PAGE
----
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Women architects 'still face glass ceiling'

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Nearly three-quarters of all women architects believe their careers could be checked by a glass ceiling, according to a new survey.

The study, carried out for consultant Atkins, also shows that almost half of female architects have experienced gender inequalities in the workplace.

The poll, which quizzed 3,300 men and women across a range of disciplines, including architecture, found that 19.5 per cent of female architects claim a glass ceiling 'definitely exists' and 53 per cent believe it is 'potentially there'. It also found that 11 per cent of women architects 'frequently' experience inequalities, while a further 34 per cent experience them 'occasionally'.

Pippa Nissen, director of London-based Nissen Adams Architects, was not surprised by the findings.

'It is something I am very aware of,' said Nissen.

'In earlier architectural practices I felt that I wasn't getting the right kind of promotion. It is one of those things. I have my own practice now so it is different, but I won't allow it in the office,' she added.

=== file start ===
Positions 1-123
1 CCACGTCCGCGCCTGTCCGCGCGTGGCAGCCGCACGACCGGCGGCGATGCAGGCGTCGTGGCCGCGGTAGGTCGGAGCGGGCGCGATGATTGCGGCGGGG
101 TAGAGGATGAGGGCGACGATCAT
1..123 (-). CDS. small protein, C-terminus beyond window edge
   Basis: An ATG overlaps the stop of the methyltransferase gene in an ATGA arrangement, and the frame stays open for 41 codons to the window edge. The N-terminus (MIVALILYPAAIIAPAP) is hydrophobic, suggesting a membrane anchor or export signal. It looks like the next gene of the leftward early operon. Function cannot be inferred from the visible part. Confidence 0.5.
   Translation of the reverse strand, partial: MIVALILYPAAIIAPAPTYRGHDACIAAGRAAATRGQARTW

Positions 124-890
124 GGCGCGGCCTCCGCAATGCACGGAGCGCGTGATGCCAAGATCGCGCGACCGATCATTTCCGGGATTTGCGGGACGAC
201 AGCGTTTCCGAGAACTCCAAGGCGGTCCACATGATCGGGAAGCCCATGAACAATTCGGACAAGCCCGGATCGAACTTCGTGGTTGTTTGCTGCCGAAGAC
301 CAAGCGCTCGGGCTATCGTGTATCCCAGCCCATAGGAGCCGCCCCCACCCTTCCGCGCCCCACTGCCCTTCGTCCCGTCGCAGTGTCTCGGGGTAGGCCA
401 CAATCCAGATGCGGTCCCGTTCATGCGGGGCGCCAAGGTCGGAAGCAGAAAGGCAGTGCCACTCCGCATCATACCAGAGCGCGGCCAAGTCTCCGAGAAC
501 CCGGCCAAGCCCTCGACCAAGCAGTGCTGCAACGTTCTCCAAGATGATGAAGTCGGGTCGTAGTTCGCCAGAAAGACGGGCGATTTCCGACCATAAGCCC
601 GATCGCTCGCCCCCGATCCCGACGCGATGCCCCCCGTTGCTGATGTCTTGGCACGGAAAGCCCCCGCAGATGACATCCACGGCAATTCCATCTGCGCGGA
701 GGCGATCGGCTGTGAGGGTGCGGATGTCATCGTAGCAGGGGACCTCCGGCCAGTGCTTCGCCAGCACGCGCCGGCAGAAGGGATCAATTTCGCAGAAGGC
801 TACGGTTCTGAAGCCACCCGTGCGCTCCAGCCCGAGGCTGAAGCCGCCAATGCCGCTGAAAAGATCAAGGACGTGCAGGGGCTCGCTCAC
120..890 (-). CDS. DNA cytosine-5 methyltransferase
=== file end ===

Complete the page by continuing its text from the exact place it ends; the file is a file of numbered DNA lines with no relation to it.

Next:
Nissen employs eight women in a 14-strong workforce. By contrast, of the 7,108 architects employed by AJ100 practices, only 1,646 are women - just 23 per cent.

The study, conducted by market-research organisation Tickbox.net, found that one-third of women are put off a career in the construction sector because they believe it is dominated by men. This figure rose to 50 per cent among recent graduates.

However, despite the negative feedback from female architects, the research revealed that around 60 per cent of respondents believe that buildings designed by women 'would be more user-friendly, practical and better places to live and work.'

Atkins is the headline sponsor of the Inspire Awards, which recognise the achievements of women in architecture, engineering and construction. The winners of the awards will be unveiled at a celebration lunch in London's Riverbank Park Plaza Hotel tomorrow (6 July) and the results will be published in a supplement with next week's AJ.

by Ruth Slavid

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